Behold the Love of A Big Sister

A free verse poem

My oldest niece Tierney and my youngest nephew, Thyrie. Big sister and baby brother.

I can relate . . .
the happiness swimming across
her face is the same way I
reacted to my first brother
and my last brother and
then finally, my sister.
for the eldest, it never gets old.

there’s always enough love
left for another — always.

I focus on her smile,
simple yet wholesome.
anyone can tell there is
a sense of pride — a sense of
absolute joy as she holds
her baby brother in her arms.

he is comfortable — at ease.
it’s as if he knows, in her care,
he is safe.
the two of them — instantly
bonded, forever.
tears escape my eyes
in this moment of
admiration.

I am putty
for the two of them — stuck
to the love they display,
comforted by it.
this is an aunt’s safe space,
my world of wonder.

I could live here forever.
please don’t make me leave.

behold the love of a
big sister as she cradles
her youngest sibling . . .
does it touch you?
does it strengthen you?
can you relate too?

beauty manifests in various
forms — small packages of
simple photographs become
remnants of peace.
they are keepsakes to
reach for when the
rough seas pull us in.

I’m grateful for them.
I can tell, she is too.

Special thanks to my brother, TJ, for permission to use the above photograph of my oldest niece Tierney, and my youngest nephew, Thyrie. This poem was originally published via Medium.

Getting to Know Me (An Audio Poem)

Community art: Different Women. Photo Credit: Tremaine L. Loadholt

2019 MTV Awards Musical Performance by Missy Elliott

Getting to Know Me

An Audio Poem

My kid sister probes me
for information. She needs to
know more about me.
Our upbringing was an odd one.
I’m more of a mother-figure to her
than a big sister; with 19 years
separating us, she “ma’ams” me
rather than “Ooh, girl” or 
“Child, pleases” me and it just seems weird.

She urges me to open up, to share,
but I’m not really the type to complain
more than I need to or
give more of me than I should.
I’ve learned who to shed skin
with and who not to and this isn’t
to say that my sister isn’t to
be trusted, no, that’s not it.
I’m just . . . careful now.

I want to vent sometimes to her,
I want her to hear me when I’m
in distress, yet there’s this overwhelming
feeling to protect her too
even if it’s from me.
She assures me she’s old
enough to digest what I
dole out but I’m hesitant.

I’ve lived a far different life
and my demons tend to follow
me along my sacred paths and
my sister is still growing,
still learning. I don’t want her
to know the me that drives
people away. I’m still working
on that me.
I need her around.

I’d hate for her to be one more
person I find myself chasing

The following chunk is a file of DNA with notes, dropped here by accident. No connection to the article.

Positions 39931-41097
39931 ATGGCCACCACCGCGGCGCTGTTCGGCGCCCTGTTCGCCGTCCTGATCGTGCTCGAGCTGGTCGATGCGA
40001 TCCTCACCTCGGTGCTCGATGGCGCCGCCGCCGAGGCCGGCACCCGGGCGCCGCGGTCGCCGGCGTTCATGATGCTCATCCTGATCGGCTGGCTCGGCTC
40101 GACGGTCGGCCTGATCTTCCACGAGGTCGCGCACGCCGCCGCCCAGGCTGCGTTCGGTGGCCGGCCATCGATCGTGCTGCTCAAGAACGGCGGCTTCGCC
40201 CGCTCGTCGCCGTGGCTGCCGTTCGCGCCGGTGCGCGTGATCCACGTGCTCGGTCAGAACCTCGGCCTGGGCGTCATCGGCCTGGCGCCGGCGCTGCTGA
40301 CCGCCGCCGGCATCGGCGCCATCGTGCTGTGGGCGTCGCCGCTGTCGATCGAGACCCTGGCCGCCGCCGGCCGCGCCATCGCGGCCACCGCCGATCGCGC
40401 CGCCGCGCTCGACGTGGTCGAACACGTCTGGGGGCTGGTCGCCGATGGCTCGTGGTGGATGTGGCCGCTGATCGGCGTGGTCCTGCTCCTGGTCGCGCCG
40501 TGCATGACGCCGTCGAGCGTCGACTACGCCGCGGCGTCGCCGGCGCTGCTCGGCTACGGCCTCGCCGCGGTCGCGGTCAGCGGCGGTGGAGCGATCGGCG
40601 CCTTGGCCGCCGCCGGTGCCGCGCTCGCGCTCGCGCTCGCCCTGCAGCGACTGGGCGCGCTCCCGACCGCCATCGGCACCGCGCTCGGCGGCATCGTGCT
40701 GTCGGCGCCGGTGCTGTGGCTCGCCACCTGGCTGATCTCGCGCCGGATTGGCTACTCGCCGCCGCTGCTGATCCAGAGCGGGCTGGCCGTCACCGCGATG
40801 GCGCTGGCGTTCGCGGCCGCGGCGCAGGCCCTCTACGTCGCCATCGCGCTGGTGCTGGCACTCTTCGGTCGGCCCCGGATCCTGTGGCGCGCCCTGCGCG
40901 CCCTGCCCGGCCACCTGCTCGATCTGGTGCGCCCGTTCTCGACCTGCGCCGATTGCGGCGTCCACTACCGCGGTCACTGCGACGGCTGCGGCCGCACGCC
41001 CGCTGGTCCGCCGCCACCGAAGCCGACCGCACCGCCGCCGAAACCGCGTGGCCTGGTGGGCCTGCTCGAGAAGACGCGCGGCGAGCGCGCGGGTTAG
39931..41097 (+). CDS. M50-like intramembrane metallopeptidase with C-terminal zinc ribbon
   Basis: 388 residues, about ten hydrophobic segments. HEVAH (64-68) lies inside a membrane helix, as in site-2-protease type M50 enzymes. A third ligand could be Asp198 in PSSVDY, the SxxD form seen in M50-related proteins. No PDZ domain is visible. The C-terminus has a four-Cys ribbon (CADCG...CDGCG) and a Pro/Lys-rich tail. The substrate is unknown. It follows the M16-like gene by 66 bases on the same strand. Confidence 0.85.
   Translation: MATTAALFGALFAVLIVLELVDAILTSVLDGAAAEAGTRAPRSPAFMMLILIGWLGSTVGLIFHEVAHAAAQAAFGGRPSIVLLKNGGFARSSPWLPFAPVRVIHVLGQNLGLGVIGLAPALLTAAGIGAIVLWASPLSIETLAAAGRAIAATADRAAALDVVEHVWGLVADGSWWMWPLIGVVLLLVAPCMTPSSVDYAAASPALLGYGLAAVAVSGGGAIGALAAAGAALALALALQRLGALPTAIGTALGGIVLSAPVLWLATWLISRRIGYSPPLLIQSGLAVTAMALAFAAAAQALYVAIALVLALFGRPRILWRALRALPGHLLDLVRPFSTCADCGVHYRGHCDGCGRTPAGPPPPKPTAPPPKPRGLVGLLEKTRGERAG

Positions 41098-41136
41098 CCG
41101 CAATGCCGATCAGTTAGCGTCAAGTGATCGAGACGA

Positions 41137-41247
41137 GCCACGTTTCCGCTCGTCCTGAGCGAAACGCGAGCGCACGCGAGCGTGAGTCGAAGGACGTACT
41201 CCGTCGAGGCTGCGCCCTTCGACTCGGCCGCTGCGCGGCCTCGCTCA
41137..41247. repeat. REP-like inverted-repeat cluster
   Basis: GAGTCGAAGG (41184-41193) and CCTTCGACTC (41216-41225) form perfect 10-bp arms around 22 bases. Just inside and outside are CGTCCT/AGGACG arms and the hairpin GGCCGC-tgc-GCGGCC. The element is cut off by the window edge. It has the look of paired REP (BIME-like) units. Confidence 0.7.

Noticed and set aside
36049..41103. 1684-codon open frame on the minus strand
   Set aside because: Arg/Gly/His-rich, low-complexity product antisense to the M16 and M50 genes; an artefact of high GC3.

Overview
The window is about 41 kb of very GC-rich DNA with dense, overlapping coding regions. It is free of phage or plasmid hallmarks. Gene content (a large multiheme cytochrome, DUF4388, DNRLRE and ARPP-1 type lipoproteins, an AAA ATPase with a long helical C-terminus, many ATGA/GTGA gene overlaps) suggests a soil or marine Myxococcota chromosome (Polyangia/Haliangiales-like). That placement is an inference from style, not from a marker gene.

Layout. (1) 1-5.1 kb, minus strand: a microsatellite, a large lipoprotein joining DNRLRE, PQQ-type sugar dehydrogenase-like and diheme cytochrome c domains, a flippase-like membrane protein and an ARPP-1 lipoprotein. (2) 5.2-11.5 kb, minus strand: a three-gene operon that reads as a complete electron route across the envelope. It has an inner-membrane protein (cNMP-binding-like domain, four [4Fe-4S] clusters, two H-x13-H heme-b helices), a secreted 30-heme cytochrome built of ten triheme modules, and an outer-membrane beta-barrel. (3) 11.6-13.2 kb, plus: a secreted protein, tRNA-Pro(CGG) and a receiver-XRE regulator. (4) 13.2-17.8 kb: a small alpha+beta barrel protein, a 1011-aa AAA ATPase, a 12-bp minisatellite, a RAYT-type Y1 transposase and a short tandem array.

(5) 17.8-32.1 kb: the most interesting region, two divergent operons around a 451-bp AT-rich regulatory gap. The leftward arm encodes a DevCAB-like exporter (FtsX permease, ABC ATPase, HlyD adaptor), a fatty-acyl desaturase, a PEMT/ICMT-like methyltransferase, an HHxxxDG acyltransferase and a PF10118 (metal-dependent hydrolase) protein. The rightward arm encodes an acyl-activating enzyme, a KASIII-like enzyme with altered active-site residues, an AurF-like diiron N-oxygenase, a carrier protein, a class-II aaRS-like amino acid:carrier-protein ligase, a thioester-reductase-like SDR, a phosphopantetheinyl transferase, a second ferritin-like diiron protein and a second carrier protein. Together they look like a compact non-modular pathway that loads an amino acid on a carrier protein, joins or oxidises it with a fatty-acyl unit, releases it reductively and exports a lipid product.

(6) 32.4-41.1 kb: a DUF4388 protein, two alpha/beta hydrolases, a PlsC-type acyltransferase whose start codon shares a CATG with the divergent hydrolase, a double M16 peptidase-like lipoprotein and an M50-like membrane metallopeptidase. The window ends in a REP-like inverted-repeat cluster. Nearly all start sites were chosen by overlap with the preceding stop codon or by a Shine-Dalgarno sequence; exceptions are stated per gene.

after; another heart to grip.
People want you to strip
bare, stand naked before them,
but many of them aren’t ready
for the curves and folds and
two-toned skin. They just want
to see more of you even if
more of you isn’t beautiful.

It’s one more thing they can
hang over your head, dangle like
a dagger, cut you to the quick.
I’m trying. I swear, I am.
I ask her to be patient with me,
to understand — I have a way
and my way is comforting.
I can’t be rushed.

She understands.
Thank God in heaven.
She understands.


Originally published in A Cornered Gurl via Medium.

I Haven’t Forgotten You

You’re All I Think About

Kids by delfi de la Rua via Unsplash

I wonder who has told you. If you know. If you’ve always known. If you want to know. I think about the right moment to say something, casually bring it up, but there’s nothing casual about coming out — again. I know you should hear it from me, but I am dragging my feet as it has been hard getting them from up under me — I have been sitting on them for too long. You should have known years ago or at least, in October when I told our brothers or when our father called and I confirmed what he already knew in January. Every time I dance around the subject of repeating those words again and this time, to you, I get an ache in my heart. My eyes water. My soul screams.

Everything in me stops.

I see you, but not the woman you are now, more like the infant-to-toddler that you were years ago and I want to hold you close and sing “You are my sunshine” until my throat becomes sore. I suspect that the task has been completed by someone else and you were not given the opportunity to hear me — see me as I spoke those words to you. I hope it hasn’t. I hope I still have time. I tend to sit on precious things, cover them up, then release them when everyone has stopped worrying about the potential harm they can cause. It has always been easiest for me, this method. I am learning to not lean into fear or hide behind it as much as I used to.

You don’t seem to have this issue, but then again, I have only watched you grow up from a distance. Much of my teenage to early adult life was lived before you even began to figure out things on your own. That’s what a nineteen-year gap does to sisters. It pushes them apart without either one knowing it is happening. I can call. I can text. I can pop up at important events. I can do all of this on a whim simply because you ask for my presence, but I can’t even tell you what presses on me more than anything.